He was still only 18 when the photos for what became his first licensed baseball cards were taken and after a less than stellar start to his pro career, he was only the 44th best prospect in baseball in the spring of 1993. Derek Jeter rookie cards arrived that year and there were eight in all–more if you’re willing to count the variations that don’t officially get labeled as such. For those who hate the never-ending and confusing mountain of parallel and photo variation cards issued these days, Jeter’s relatively small rookie card checklist is sort of a breath of fresh air.
So which one is the best? Which is the coolest? Which might be a little underrated? As we add the “Hall of Famer” tag to his name, here’s a roundup of all of them; a Jeter Cheater, if you will.
Most Valuable Derek Jeter Rookie Card
You can argue which is the ugliest and which is the prettiest but there’s no question which is the most expensive.
The 1993 Upper Deck SP Foil is not rare, just rare in high-grade because of the shiny silver card stock. The crazy selling prices of the two dozen or so that are graded “gem mint 10” have generated headlines (the one above just sold for $180,000) but PSA alone has graded over 600 as mint 9. There’s nothing wrong with owning one that’s in slightly lesser grade. It’s still a nice copy of what’s become one of the modern era’s most desired cards. There are hundreds in various grades on eBay.
The Topps Jeter Quintet
Topps base rookie cards from all years still garner a healthy level of respect. They’re plentiful, but if you appreciate the history of the brand, it’s an easy go-to kind of card. It’s probably safe to say there are more standard Topps Jeter cards in existence than any others. Topps was still printing a lot of cards in ’93. PSA alone has graded nearly 23,000 of them. They’re kind of like an old school, blue chip stock. You can own a really nice one for a limited investment and feel pretty good about it for a long time.
The Gold Foil version that Topps produced is not as plentiful. It’s also not officially a rookie card, but collectors don’t really subscribe to that notion. Identical to the regular issue but with the lettering on the front in gold, it’s a little hard to find in a PSA 10 holder with only 357 listed as of this writing. Only those graded 8 and below can still be found for under $100.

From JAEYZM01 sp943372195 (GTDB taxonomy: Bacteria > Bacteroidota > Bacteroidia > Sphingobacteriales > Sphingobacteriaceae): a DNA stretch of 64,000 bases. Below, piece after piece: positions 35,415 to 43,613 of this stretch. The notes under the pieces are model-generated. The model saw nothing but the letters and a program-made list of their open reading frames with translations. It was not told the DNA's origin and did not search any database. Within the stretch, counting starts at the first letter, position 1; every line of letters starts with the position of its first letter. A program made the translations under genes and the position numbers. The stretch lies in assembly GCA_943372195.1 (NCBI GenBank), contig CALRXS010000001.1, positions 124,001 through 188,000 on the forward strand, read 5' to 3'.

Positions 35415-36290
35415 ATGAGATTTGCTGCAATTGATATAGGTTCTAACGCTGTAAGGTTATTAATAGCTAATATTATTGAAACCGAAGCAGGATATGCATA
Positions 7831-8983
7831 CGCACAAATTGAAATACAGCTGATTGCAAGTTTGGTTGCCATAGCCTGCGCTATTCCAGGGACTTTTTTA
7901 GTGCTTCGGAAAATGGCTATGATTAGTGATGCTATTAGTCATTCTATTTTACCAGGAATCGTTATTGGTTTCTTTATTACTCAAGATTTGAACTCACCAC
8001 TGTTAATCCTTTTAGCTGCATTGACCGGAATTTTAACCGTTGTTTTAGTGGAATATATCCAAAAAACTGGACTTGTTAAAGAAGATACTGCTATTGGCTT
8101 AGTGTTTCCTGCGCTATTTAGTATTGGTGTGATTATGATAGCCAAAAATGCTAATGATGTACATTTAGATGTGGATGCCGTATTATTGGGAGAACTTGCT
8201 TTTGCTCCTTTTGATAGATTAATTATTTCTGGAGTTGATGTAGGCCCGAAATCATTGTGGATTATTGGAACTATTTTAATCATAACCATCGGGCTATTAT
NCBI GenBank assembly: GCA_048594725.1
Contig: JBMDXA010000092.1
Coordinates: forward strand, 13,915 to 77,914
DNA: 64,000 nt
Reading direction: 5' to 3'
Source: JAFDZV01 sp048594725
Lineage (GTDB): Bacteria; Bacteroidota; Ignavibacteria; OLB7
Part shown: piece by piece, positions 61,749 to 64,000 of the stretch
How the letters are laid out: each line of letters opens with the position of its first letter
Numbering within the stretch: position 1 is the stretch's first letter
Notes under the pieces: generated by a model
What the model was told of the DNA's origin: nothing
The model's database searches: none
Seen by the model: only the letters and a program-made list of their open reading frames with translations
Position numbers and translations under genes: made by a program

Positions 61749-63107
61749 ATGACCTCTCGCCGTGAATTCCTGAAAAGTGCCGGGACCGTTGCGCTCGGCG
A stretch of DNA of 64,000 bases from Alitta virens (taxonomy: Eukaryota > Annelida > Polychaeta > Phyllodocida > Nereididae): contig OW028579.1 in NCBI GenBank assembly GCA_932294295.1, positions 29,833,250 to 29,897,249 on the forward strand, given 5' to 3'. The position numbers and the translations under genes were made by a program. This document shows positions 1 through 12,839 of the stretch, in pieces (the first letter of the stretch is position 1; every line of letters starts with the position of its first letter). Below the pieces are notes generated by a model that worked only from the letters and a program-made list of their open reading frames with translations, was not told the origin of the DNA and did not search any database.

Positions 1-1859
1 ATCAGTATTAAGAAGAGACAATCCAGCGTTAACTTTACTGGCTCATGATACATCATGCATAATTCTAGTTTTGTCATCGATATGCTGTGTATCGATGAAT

Topps also produced factory sets meant for fans of the two expansion teams in 1993. Again, the cards were essentially the same as the standard issue except for the addition of Rockies and Marlins gold foil team logos on the front. There were supposedly 5,000 Rockies sets and 3,000 Marlins sets made but prices, even for nice ones, aren’t as high as you might think.
The fifth ’93 Topps Jeter is in the Micro factory set that Topps produced. These bite size cards are so small you can’t really enjoy them but they are harder to find than most of the other Jeter rookies and they’re readily available.
Most Underrated Derek Jeter Rookie Card
This is a tough one and our answer may not be popular. The photo on the 1993 Select Jeter shows him sort of suspended in mid-air with nothing below. Some call it goofy but looking at the grading company population reports indicates something else that’s worth noting. Of the eight rookie cards, it’s been graded the fewest number of times and has the second fewest number of graded 9s and 10s behind the Upper Deck SP–and you won’t pay nearly as much for this one. You might even be able to buy some ungraded ones and make a few bucks by doing just that.
Best Looking Derek Jeter Rookie Card
We like the Topps Stadium Club “Murphy” card a lot. It’s a traditional baseball card pose of a very young future Yankees captain posing with a stadium behind him, even though it would be a couple of years before he actually played in one. The clean photo and beautiful color on glossy stock is hard to beat. This one was part of a boxed set and it’s pretty easy to find high grade examples.
Runner up goes to the Pinnacle Jeter. The black borders with foil lettering look sharp and the photo is a close up of him offering that sneering sort of smile that gives you a glimpse of his confidence despite the tough road ahead. You can also file this one in the underrated category as prices don’t seem to match some of the other Jeter rookies.
The Upper Deck Duo
Upper Deck baseball was riding high in 1993 and the company cranked out tons of product. Jeter’s card is popular with those who love the old school UD. It’s everywhere these days and thousands remain ungraded but there was another version that’s kind of flown under the radar of most collectors. Each case of 1993 Upper Deck factory sets had one set with gold holograms on the back instead of silver.
Big deal, right?
Well, yes, if you appreciate scarcity, no matter how miniscule the variation. PSA has graded only 205 gold holo Jeters with only 40 rated 9 and another 40 graded 10. The 9s have been bringing $600-$900 in recent weeks and a 10 just sold for $4,350, making it far cheaper than the much heralded SP. There are usually a few “raw” examples and graded ones on eBay.
There were Jeter rookie cards in the Score and Bowman brands, neither of which is tremendously exciting. Both are easy to find although fewer Score versions have been graded than Bowman. Bowman was years away from its current MO as the home of the prospect card. If Jeter were coming up today, we’d have mountains of parallels and autographs. In ’93, we just had one simple generic Jeter…not that there’s anything wrong with that.
In a mint 9 grade, the Bowman card is second only to Topps as the most plentiful of any Jeter rookie card but there are more than three times as many graded Topps Jeter rookies than Bowman, which tells us that there were far more Topps cards produced in ’93. Both can easily be had for a small investment.
Check out the most watched Jeter card auctions on eBay here.